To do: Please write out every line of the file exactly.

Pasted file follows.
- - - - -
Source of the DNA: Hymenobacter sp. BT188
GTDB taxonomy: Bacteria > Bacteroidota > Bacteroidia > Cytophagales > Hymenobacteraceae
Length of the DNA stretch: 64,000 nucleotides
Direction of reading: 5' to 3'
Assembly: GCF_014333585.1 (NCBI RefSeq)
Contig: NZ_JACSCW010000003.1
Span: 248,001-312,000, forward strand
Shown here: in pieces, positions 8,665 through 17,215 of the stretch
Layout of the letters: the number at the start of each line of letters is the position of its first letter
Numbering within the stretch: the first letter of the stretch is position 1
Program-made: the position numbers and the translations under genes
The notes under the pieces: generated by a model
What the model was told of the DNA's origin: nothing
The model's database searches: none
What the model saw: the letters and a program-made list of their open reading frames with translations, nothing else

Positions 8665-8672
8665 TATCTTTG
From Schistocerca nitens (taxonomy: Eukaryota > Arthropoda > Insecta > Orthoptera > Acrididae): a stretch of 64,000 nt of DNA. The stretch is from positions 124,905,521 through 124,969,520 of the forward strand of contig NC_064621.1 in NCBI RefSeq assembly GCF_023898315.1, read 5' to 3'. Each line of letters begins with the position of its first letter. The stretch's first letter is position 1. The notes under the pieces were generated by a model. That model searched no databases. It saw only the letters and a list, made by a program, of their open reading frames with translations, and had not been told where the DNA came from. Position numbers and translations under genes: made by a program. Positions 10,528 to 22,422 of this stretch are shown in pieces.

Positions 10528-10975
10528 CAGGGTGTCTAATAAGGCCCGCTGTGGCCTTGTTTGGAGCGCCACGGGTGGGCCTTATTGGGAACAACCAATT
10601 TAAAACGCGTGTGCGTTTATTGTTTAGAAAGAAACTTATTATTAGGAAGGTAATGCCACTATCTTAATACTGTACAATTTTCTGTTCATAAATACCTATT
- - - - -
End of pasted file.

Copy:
Source of the DNA: Hymenobacter sp. BT188
GTDB taxonomy: Bacteria > Bacteroidota > Bacteroidia > Cytophagales > Hymenobacteraceae
Length of the DNA stretch: 64,000 nucleotides
Direction of reading: 5' to 3'
Assembly: GCF_014333585.1 (NCBI RefSeq)
Contig: NZ_JACSCW010000003.1
Span: 248,001-312,000, forward strand
Shown here: in pieces, positions 8,665 through 17,215 of the stretch
Layout of the letters: the number at the start of each line of letters is the position of its first letter
Numbering within the stretch: the first letter of the stretch is position 1
Program-made: the position numbers and the translations under genes
The notes under the pieces: generated by a model
What the model was told of the DNA's origin: nothing
The model's database searches: none
What the model saw: the letters and a program-made list of their open reading frames with translations, nothing else

Positions 8665-8672
8665 TATCTTTG
From Schistocerca nitens (taxonomy: Eukaryota > Arthropoda > Insecta > Orthoptera > Acrididae): a stretch of 64,000 nt of DNA. The stretch is from positions 124,905,521 through 124,969,520 of the forward strand of contig NC_064621.1 in NCBI RefSeq assembly GCF_023898315.1, read 5' to 3'. Each line of letters begins with the position of its first letter. The stretch's first letter is position 1. The notes under the pieces were generated by a model. That model searched no databases. It saw only the letters and a list, made by a program, of their open reading frames with translations, and had not been told where the DNA came from. Position numbers and translations under genes: made by a program. Positions 10,528 to 22,422 of this stretch are shown in pieces.

Positions 10528-10975
10528 CAGGGTGTCTAATAAGGCCCGCTGTGGCCTTGTTTGGAGCGCCACGGGTGGGCCTTATTGGGAACAACCAATT
10601 TAAAACGCGTGTGCGTTTATTGTTTAGAAAGAAACTTATTATTAGGAAGGTAATGCCACTATCTTAATACTGTACAATTTTCTGTTCATAAATACCTATT